In his powerful Indian law manifesto In the Courts of the Conqueror: The 10 Worst Indian Law Cases Ever Decided, accomplished lawyer and author Walter Echo-Hawk writes: “American law has often worked against Native Americans, legitimizing the appropriation of their property and the decline of their political, human, and cultural rights as indigenous peoples” (15). In truth, the United States Supreme Court and other federal and state court systems have historically had a largely destructive presence in the federal Indian law landscape. For example, under the Marshall Court, the rulings in Johnson v. M’Intosh and Cherokee Nation v. Georgia worked to undermine tribal sovereignty and deny Native Americans equal rights and protections under the law. More recently, the infamous Oliphant case stripped Native nations of their jurisdiction over non-Natives who commit crimes on tribal lands.
However, the Supreme Court’s May 2019 decision on Herrera v. Wyoming has provided a positive glimpse into the future for Indigenous peoples across the United States. The case arose from tensions over hunting in Wyoming’s Bighorn National Forest: the state charged Crow tribal member Clayvin Herrera after he exercised an 1868 federal treaty right to hunt elk during the off-season without a license. While the lower court decided that Wyoming’s statehood as established in 1890 overruled the past treaty right—and therefore ruled against Herrera and the Crow Tribe—the Supreme Court overruled the lower court’s opinion and decided that “the state could not successfully argue that statehood had ended the tribe’s treaty right.” Even further, the Court reinforced the belief that United States courts must interpret federal-tribal treaties in a way that prioritizes the historical understanding of Indigenous relationships with the environment and traditional lands.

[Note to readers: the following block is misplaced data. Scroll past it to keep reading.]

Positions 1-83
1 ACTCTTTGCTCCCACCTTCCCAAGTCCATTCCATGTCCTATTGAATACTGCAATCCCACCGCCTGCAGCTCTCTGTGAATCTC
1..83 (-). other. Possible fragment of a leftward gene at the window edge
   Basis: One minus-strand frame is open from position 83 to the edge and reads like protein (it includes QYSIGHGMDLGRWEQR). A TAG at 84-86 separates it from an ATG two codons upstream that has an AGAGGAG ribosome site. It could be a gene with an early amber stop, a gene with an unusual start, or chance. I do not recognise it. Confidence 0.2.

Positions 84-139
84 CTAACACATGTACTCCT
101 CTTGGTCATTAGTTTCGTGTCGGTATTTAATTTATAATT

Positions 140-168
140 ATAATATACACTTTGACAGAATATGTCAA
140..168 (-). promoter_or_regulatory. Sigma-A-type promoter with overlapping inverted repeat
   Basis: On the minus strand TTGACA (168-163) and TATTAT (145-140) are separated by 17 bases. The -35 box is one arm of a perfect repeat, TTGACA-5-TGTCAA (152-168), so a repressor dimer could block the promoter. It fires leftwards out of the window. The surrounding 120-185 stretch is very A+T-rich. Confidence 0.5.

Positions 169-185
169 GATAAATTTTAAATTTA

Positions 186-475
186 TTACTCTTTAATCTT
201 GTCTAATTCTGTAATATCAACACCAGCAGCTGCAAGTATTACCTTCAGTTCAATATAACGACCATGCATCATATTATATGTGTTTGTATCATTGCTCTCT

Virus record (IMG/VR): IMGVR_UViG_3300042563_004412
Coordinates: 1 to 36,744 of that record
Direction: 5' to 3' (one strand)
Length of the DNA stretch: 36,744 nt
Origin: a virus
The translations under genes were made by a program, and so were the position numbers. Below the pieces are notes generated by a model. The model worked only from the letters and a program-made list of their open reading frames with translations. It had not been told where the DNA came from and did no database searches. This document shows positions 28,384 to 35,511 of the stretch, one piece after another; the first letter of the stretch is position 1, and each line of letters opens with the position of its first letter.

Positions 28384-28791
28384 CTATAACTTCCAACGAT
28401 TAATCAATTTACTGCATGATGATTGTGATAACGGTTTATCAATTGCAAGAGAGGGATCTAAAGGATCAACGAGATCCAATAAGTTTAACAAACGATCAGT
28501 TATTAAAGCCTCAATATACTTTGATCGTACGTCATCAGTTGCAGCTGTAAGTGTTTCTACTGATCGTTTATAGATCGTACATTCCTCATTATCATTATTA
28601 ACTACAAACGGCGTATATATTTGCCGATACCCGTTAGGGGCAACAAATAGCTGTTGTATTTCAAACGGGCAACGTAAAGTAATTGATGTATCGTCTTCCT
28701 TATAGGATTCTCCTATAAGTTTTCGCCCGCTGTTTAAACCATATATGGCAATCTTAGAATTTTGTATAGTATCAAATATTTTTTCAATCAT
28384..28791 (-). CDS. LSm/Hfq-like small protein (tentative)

This strong defense of treaty rights by the Supreme Court illustrates a significant shift in the US government’s stance on Native nations and peoples. Once delegating them to the role of “domestic dependent nations,” judicial leaders have begun to promote tribal sovereignty and defend Native protections through cases like Herrera by upholding traditional rights to land and resources. Additionally, Justice Gorsuch’s decision to join the liberal wing in siding against the state of Wyoming may signify an emerging field of commonality in an extremely polarized political and social climate.
Ultimately, this clear assertion of tribal rights by institutions that have historically held far different beliefs strengthens core ideas of federal Indian law and creates the opportunity to hold conversations on greater levels of sovereignty and protection for Indigenous peoples.
Meghanlata Gupta, Communications Coordinator | Meghanlata is a sophomore at Yale College majoring in Anthropology. As a member of the Sault Ste. Marie Tribe of Chippewa Indians, she is interested in wild bison reintroduction onto Indigenous lands and Native American health law and policy. In addition to working on communications with Ucross, Meghanlata is involved with the Association of Native Americans at Yale and the first-year pre-orientation program FOCUS on New Haven. See what Meghanlata has been up to. | Blog